Pakistan: trans woman human rights defender Nayyab Ali threatened at gunpoint (joint communication)

The following is based on a communication written by the UN Special Rapporteur on Human Rights Defenders and other UN experts to the Government of Pakistan on 26 July 2022. The communication remained confidential for 60 days before being made public, giving the Government time to reply. Regrettably, the Government did not reply within the initial 60 day period. If a reply is received it will be posted on the UN Special Procedures communications database.

This is a shorter version of the original communication.


Topic: threatening at gunpoint of trans woman human rights defender, Ms. Nayyab Ali by a police officer, and the subsequent threats she is facing.

Ms. Nayyab Ali is a transgender woman human rights defender. She is co-Chair of the Pakistan Alliance for Ending Violence Against Women and Girls and manages the Khawaja Sira Community Centre in Okara, which provides vocational training, life skills education and driving classes for the transgender community. She has been leading advocacy for the approval of Pakistan’s National Transgender Rights Protection Policy and has been a vocal critic of physical attacks on transgender persons and rights defenders in the country. She is also working as a Victim Support Officer and acts as the head of the Transgender Protection Unit of Islamabad police at the Police Facilitation Centre, F-6.

Ms. Ali has been the subject of one previous communication, PAK 1/2021 sent to the Government of Pakistan on 12 January 2021. We regret that no reply has been received and requested that, in responding to the allegations contained in this letter, you’re the Government also address the allegations in the communication from 2021.


On 24 June 2022, at 1:30 am, Ms. Nayyab Ali received a phone call from a transgender woman who had been physically assaulted and robbed in the neighbourhood of Markaz, Islamabad. Ms. Ali travelled to the scene of the incident, called police officers and accompanied the woman to Ramna police station to formally report the incident.

While at the police station, one officer pointed gestured towards Ms. Ali and the woman she was accompanying and referred to them using discriminatory language. Ms. Ali introduced herself and asked the police officer not to use derogatory language. The officer reportedly became aggressive, pointed his gun at Ms. Ali, unlocked the bolt and using further discriminatory language, told her if she spoke another word she would be “shot like a dog”.

The other police officers at the police station did not immediately intervene but shortly thereafter took the officer aside. Shortly after leaving, the same officer came back, and continued swearing at Ms. Ali. The two transgender women were not allowed to leave the police station despite multiple requests to do so.

When the local transgender community found out that the women were being held there, they began protesting outside the police station. When the Station House Officer arrived, he reportedly further threatened Ms. Ali. She was not allowed to leave the police station until 6 a.m., over four hours after arriving there.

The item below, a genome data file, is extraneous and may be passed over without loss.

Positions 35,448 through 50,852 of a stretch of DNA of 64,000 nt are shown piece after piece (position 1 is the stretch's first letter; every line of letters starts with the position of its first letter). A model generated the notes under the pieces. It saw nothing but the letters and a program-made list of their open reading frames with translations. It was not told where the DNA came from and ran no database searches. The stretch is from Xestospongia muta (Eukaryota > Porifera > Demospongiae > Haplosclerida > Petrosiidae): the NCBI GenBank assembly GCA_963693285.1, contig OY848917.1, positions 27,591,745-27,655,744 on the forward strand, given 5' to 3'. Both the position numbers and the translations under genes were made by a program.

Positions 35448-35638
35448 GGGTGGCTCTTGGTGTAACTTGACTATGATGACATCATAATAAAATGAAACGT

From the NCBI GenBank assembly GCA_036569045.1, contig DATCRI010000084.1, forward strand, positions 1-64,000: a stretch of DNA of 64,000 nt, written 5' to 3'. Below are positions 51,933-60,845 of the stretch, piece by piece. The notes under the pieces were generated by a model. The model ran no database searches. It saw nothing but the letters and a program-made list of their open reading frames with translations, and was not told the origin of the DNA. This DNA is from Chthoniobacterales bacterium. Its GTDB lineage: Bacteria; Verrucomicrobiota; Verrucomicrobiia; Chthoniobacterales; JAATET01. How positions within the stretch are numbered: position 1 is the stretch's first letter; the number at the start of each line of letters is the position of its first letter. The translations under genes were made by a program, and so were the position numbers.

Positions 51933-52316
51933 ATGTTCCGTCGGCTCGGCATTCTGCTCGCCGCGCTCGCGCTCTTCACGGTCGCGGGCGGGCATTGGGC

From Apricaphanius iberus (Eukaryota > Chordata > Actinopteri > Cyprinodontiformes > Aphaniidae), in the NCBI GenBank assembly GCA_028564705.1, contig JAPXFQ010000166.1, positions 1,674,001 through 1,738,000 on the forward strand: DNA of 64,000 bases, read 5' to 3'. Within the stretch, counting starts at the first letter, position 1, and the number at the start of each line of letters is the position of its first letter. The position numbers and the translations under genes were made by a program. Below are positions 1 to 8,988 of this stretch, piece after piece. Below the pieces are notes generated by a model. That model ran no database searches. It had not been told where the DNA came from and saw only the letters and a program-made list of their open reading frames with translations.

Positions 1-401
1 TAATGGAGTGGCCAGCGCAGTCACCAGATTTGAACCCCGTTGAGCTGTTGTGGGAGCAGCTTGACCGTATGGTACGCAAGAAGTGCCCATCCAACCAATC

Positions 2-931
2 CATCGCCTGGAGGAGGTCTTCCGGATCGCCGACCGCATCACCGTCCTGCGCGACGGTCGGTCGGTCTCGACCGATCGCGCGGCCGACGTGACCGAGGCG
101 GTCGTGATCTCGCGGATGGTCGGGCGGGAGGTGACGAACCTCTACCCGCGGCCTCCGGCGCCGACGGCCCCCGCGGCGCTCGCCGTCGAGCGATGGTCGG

On 25 June 2022, Ms. Ali was called in for a meeting with the Deputy Inspector General of Police, who reportedly pressured her to not register the case and instead allow for an internal institutional investigation, which she refused. During the meeting, the Deputy Inspector General also reportedly denied her request for security protection, despite this being promised the day previous at the police station by the Assistant Superintendent of Police.

On 25 June 2022, a First Information Report (FIR) was registered against a constable at Ramna police station under section 506(ii) of the Pakistan Penal Code for “criminal intimidation” and the constable has been detained. There have reportedly been no proceedings against the other officers present at the Ramna police station. A date for the trial has yet to be announced.

On 1 July 2022, the National Commission for Human Rights Pakistan submitted a request for action and protection on behalf of Ms. Nayyab Ali to the Inspector General of Police in Islamabad. The Inspector General had until 18 July 2022 to respond with a comprehensive report.

According to the information received, online threats against Ms. Ali and other members of the transgender community have increased since the incident occurred. While in the wake of the attack there has been some public support voiced by people close to the Government for the rights of the transgender community in Pakistan, one Government appointed individual posted a screenshot of the FIR lodged by Ms. Ali to Twitter. The screenshot contained Ms. Ali’s phone number, address and ID card number, and has been re-shared by the Islamabad police Twitter account. This has reportedly led to more direct and severe transphobic threats against Ms. Ali, from members of society and reportedly from unidentified members of the police force.


In the communicaiton we expressed our deep concern regarding the situation of risk in which Ms. Nayyab Ali finds herself. While we note efforts by the Government to take swift action to hold the perpetrator to account, we are concerned by the lack of protection afforded to Ms. Ali who continues to receive threats from unidentified individuals, including suspected members of the police force. We are also concerned that an unredacted copy of the FIR lodged by Ms. Ali was posted online, containing personal information including her mobile phone number and address. We fear that the publication of Ms. Ali’s personal information may be a breach of Ms. Ali’s right to privacy and may have now put her in a situation of even further risk.


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